Julian Schnabel is a very brave artist. After being a wildly successful artist du jour and then coming down off that perch, he turned his hand to film and made, among others, some beauties: the story of Basquiat and The Diving Bell and the Butterfly.
At Eternity’s Gate, his film portrait of Van Gogh is as ambitious as the others but is hampered more than anything by the dialog seemingly lifted in whole chunks from letters that Van Gogh wrote to his brother Theo, to Paul Gauguin fellow artist, and others. Despite help from veteran screenwriter Jean Claude Carriere (or maybe alas because of it) nothing ever sounds natural. And therefore the performances, though earnest and deep, draw attention to their static quality instead of to their verisimilitude. Schnabel should have trusted himself more.
Instead of bringing on a French screenwriter, the casting could have been more European. Not that I am PC about that. But the American-ness and British-ness of the principal roles doesn’t help you dive into the characters.
Willem Dafoe is abjectly tortured, (even if a good thirty years older than the artist actually was as this series of events unfolds), the artist who can’t get anyone to even hang his work for free in a bar, whose manic depression overwhelms him, whose obsessions for capturing on canvas a girl walking home from work or a fellow asylum mate get him into trouble. His compulsive desire to fill every canvas, to layer it, to exhaust the paint itself, is made real and here Schnabel’s own expertise comes into play. We feel keenly his desire to suck up the sights, sounds and even smells of the world.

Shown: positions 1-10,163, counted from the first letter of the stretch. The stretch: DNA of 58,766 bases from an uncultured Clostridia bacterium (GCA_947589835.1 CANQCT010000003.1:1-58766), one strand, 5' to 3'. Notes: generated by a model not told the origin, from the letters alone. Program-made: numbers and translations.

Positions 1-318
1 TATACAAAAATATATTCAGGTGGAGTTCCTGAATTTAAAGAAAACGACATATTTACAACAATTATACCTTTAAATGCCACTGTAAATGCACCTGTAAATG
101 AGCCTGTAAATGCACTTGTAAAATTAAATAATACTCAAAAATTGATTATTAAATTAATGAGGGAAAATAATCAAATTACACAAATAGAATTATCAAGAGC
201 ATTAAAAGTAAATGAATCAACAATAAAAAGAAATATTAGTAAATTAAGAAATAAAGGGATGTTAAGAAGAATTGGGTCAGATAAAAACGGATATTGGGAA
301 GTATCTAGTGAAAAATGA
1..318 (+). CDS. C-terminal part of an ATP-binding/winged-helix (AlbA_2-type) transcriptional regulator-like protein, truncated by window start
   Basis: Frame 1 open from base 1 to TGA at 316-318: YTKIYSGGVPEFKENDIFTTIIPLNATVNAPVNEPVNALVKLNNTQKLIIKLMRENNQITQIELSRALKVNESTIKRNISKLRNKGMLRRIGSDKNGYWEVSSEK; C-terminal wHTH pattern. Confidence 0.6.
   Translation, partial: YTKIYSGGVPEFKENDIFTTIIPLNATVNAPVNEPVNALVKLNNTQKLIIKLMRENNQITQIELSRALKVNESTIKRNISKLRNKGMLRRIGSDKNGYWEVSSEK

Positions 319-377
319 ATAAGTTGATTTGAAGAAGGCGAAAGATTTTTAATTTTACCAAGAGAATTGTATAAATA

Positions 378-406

Oscar Isaac is a suitably arrogant Gauguin who alternately thrills and chills his less successful friend. The best surprise is Rupert Friend as brother Theo.
This relationship of the brothers is wonderfully drawn: Theo the sane, Vincent the genius madman, linked forever as helper and helpless. Theo’s desire for his own life eventually overrides his compassion for Vincent when he institutionalizes him.
Van Gogh’s intellectual heft, his knowledge of Shakespeare and the Bible is set against his dramatic deficits of personal intelligence. I don’t know if Schnabel invented this or it was real. (I reached out to John Walsh, ex Getty director, now giving a series of lectures on Van Gogh at Yale open to the public for some context. Walsh reminded me he would be dealing with this period in Arles next semester .)
The production is filled with the southern French light that so warmed Van Gogh’s aching heart and soul. (Arles, once a favorite city of mine, is now undergoing massive development by the Luma Foundation. I saw things in construction a few years ago. I’m hopeful they can retain something of the city’s historic character) Schnabel managed to find the still rural Arles, the one that was Van Gogh’s home at the end of his life both inside outside the asylum walls.
Every loaf of bread, bowl of fruit and indeed every character from barmaid to priest is filled with the unique texture of real life. And then every once in a while the screen goes black. A moment of darkness descends on us just as it does on Vincent.
The film opens on November 16th.